Yes, it will. We have managed to achieve the same weight as the conventional boat and the same mechanical properties. I am very happy about that. We will keep the First 44 in St. Gilles [in the Vendée; float] to show the press that the boat has the same performance and behavior as a „normal“ boat.
We will also see the first sustainable First 44 at boot Düsseldorf 2023?
Yes. The First 44 will be presented for the first time in Paris and then be on display at boot Düsseldorf.
What about the production facilities in Poland? Are you going to change the process there as well?
Yes. Among other things, we are building Delphia in Poland, which is a particularly sustainable electric boat. From 2024, it should be fully electric. We are also thinking about using Elium resin here. We’re tuning the whole process, but Delphia will be at the forefront – alongside the sailboats.
How will that be received by customers?
I think we have to take responsibility as a shipyard. If you’re a leader, you have to live up to your responsibility. We are really serious about being sustainable.
There is a change in the mindset of boaters. There is now a much higher awareness of protecting the oceans and waters. Four years ago these would have been early adopters, but today this attitude is already normal.
That’s a very big transformation process …
Yes, it is a long process. It’s not just us who are involved here. We buy a lot of things: machines, technology, components. We therefore also want to know: What is the CO2 footprint of our suppliers? Where are the biggest CO2 burdens in the entire process?
In what time frame is Beneteau thinking?
It will take at least 10 years to convert the entire process. We have also been reviewing supplier production for some time. When it comes to wood, we don’t make any compromises that could have a bad impact on the forests. We only use material from suppliers who have an ecological approach, own the land themselves and reforest it so they don’t overuse the ecological cycle.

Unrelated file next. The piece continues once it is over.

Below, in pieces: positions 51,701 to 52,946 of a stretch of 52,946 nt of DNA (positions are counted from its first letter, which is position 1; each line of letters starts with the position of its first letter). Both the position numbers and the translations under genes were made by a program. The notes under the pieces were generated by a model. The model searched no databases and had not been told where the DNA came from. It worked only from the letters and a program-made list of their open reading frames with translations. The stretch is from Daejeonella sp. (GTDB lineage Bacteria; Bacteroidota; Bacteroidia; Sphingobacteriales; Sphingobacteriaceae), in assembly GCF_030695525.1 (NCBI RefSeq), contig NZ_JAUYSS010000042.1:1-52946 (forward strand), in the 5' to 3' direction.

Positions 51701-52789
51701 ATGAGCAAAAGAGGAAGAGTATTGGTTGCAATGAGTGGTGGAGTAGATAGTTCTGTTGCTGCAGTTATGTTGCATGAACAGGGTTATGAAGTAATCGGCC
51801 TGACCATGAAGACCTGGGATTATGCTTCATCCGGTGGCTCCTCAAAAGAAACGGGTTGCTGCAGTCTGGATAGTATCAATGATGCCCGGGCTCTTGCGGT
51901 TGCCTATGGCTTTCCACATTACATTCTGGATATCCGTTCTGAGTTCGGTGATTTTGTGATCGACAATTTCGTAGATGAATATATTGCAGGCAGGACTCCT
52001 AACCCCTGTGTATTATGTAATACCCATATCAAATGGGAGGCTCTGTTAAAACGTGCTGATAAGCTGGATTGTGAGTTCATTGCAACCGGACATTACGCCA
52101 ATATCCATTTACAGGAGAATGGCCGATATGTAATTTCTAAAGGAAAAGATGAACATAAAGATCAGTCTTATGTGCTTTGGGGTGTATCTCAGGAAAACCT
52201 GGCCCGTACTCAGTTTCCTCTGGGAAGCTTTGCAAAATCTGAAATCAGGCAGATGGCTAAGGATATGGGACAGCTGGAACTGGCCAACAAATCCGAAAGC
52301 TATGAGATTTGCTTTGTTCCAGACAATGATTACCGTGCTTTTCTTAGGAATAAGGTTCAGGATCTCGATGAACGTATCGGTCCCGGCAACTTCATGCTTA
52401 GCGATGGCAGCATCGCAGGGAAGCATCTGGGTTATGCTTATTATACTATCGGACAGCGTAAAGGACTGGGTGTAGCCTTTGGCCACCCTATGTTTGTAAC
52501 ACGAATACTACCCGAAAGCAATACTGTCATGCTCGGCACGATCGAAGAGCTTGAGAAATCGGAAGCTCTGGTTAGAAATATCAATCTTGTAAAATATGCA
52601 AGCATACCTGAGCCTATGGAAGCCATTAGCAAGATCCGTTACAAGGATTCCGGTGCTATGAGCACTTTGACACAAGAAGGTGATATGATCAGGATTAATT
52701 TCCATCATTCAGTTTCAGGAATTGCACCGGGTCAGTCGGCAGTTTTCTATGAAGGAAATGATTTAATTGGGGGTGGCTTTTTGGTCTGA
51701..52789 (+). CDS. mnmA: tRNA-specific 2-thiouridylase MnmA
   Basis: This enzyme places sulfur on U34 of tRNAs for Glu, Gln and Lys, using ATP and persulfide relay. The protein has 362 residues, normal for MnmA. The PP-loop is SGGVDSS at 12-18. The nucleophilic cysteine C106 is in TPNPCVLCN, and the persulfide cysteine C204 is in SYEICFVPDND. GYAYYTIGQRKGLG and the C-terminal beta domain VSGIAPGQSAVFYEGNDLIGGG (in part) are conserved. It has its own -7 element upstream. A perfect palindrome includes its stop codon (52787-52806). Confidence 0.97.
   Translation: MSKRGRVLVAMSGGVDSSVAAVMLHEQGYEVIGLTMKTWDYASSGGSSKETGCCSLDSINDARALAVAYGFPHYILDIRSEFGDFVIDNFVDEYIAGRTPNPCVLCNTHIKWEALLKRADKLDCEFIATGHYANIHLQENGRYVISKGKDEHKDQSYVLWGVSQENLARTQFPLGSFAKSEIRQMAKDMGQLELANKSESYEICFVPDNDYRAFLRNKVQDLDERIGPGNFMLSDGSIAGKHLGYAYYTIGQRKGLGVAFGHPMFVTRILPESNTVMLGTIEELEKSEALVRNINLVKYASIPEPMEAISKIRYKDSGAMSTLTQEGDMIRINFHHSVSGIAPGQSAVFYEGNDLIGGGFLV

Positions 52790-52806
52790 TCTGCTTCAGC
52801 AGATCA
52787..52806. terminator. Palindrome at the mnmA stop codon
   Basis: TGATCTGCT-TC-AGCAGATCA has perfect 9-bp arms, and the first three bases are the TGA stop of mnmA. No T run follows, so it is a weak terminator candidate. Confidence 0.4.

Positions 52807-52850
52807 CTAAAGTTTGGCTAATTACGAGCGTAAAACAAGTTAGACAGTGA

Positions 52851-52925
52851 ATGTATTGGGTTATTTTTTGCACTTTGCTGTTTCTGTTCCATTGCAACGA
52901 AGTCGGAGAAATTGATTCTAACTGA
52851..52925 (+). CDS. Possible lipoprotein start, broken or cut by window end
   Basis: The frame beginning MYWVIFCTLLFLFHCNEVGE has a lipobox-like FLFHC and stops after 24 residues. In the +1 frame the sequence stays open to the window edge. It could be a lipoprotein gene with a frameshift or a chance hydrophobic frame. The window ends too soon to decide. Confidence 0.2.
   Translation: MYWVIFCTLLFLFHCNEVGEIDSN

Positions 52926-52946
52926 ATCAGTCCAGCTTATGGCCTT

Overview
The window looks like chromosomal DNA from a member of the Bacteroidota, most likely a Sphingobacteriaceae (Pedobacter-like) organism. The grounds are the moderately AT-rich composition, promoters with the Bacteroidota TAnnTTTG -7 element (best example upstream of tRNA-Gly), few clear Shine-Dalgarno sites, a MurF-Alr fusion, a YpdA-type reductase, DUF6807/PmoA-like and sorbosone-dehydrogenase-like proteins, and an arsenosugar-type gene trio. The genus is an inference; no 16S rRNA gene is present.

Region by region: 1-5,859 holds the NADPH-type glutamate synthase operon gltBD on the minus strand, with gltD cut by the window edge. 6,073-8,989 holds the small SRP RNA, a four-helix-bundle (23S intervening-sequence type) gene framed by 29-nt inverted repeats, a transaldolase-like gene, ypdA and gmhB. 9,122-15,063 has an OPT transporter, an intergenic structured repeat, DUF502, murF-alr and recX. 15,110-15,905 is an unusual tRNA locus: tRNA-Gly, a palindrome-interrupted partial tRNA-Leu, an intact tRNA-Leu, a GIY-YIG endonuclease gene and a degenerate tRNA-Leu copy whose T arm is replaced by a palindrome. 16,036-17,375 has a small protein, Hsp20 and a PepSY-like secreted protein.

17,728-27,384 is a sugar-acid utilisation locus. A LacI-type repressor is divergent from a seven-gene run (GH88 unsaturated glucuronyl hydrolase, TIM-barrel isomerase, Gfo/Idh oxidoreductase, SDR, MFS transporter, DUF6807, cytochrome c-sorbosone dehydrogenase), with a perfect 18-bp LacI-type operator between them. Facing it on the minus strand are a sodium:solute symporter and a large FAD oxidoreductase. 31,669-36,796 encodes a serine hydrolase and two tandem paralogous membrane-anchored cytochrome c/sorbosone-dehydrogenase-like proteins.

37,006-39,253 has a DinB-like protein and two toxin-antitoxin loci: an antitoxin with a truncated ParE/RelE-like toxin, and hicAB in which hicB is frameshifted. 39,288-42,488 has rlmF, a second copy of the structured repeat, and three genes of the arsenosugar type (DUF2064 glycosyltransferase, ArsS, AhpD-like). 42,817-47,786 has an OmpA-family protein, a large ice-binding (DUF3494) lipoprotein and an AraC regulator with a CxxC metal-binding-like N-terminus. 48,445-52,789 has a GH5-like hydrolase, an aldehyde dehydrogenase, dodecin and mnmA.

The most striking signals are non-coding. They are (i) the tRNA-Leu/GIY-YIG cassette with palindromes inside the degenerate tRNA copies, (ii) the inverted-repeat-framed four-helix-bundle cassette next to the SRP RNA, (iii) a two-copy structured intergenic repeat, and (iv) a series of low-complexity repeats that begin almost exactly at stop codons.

What about teak?
The situation in Burma is forcing us to find new solutions. We are switching to alternative solutions. We have invested 1.5 million Euros in a machine that produces synthetic teak. The next big step is recycling individual pieces. We are questioning all processes. It goes all the way into design.
How many employees are involved in this conversion process at Beneteau?
It’s an extensive development and innovation process. In design, marketing and production, we have around 350 people working on it. In different ways, everyone is involved at the end.
How big is the sustainability team?
The team that is intensively involved consists of about 50 people. These are experts from the various fields. We don’t build a single prototype, we rethink the entire design and manufacturing process! That’s why it is a big project and it is integrated more and more into the group process.
You say it will take 10 years. In that time, will Beneteau have innovated the entire production process?